Award for Distinction in Outreach & Engagement - Spring 2005
A leader in the field of animal genetics and researcher of international acclaim, Dr. Sheila Schmutz has extended the University's expertise beyond the campus and scientific community. Her commitment to information-sharing and public dialogue makes her a worthy recipient of the Outreach and Public Service Award.
Dr. Schmutz was born in St. Paul, Minnesota, and grew up in Louisiana and Wisconsin. She received a B.Sc. from the University of Wisconsin-Stevens Point, a M.Sc. from the University of Alberta, and a Ph.D. from Queen's University.
After a post doctoral fellowship at the University of Calgary, she joined the U of S in 1983. In addition to her role as professor in the Department of Animal and Poultry Science, she currently serves as Acting Associate Dean (Research) in the College of Agriculture.
Dr. Schmutz is highly regarded for her research in two core areas–genes influencing the economics of beef cattle production and genes affecting coat colour in cattle and dogs.
Her world-class genomics research has thrust the U of S into the international spotlight. Dr. Schmutz's team of professionals has been credited with many discoveries including leading-edge DNA tests related to cattle horns and scurs, carcass quality and milk composition, cattle and dog coat colour and related disorders. Groups of these DNA tests are offered by three Canadian companies: Quantum Genetics, Bova-Can Laboratories and HealthGene. As a result, the public can access important information for breeding decisions.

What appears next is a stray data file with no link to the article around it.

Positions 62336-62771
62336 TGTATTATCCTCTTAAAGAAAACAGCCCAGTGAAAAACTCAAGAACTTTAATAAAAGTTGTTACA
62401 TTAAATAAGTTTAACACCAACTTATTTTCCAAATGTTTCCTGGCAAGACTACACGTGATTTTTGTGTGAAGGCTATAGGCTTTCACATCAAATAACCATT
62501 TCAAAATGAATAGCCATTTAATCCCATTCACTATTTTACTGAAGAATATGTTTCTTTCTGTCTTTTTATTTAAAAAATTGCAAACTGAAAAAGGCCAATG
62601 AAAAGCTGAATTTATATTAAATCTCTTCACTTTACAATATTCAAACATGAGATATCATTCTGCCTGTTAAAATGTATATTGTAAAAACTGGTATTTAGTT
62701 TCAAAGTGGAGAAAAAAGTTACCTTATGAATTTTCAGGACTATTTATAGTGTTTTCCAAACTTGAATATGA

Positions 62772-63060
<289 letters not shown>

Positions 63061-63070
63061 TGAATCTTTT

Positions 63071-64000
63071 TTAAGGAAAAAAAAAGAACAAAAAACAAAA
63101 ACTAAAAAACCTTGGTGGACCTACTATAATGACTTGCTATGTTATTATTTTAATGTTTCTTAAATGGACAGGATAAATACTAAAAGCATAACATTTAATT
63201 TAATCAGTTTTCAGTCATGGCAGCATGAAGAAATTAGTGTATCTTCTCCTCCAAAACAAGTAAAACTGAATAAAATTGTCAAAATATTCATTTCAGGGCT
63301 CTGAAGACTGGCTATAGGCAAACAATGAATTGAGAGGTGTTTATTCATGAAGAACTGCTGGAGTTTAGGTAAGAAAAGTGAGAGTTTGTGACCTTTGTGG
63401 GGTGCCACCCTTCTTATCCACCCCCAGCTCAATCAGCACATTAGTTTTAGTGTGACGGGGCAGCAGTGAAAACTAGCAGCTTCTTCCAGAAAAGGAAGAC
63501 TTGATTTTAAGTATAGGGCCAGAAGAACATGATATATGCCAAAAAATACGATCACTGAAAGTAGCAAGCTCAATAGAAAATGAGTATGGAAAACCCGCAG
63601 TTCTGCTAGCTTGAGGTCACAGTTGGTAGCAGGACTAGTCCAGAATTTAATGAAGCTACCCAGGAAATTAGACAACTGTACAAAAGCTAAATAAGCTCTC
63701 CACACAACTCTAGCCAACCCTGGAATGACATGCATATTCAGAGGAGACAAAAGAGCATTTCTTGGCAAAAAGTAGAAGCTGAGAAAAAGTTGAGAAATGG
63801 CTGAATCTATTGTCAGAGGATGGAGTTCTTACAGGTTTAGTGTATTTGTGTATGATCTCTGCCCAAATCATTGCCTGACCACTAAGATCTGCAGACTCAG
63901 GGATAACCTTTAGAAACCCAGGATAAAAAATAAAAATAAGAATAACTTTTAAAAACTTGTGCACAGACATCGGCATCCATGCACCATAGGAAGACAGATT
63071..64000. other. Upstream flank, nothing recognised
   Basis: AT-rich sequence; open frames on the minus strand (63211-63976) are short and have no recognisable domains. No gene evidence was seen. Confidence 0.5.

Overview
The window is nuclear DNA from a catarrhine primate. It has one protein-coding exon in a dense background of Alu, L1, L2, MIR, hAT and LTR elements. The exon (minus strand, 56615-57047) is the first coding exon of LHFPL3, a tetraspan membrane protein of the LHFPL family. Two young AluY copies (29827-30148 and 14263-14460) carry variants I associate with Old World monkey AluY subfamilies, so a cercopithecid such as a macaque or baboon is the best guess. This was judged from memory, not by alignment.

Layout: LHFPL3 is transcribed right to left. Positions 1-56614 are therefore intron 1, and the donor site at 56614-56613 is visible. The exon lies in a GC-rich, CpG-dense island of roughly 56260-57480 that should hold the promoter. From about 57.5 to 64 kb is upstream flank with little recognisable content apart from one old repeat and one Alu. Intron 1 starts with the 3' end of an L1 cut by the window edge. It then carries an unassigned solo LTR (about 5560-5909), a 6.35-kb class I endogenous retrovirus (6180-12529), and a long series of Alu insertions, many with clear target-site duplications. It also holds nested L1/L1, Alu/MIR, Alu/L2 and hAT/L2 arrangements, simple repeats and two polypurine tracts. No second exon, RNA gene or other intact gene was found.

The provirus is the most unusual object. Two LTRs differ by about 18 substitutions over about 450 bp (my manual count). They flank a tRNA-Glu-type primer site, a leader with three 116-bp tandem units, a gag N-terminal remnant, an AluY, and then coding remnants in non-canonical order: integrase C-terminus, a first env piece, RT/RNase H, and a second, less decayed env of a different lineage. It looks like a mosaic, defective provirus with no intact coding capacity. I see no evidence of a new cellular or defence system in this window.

Although Dr. Schmutz's research is well-documented in scientific papers and conferences, her primary outreach tool has been the Internet. Her websites dedicated to cattle traits and cattle and dog coat colour provide valuable information to breeders, researchers and students around the world. During her sabbatical in 2003, Dr. Schmutz launched an online book entitled Genes for Cowboys. This website on beef cattle genetics continues to be a popular resource for students and ranchers.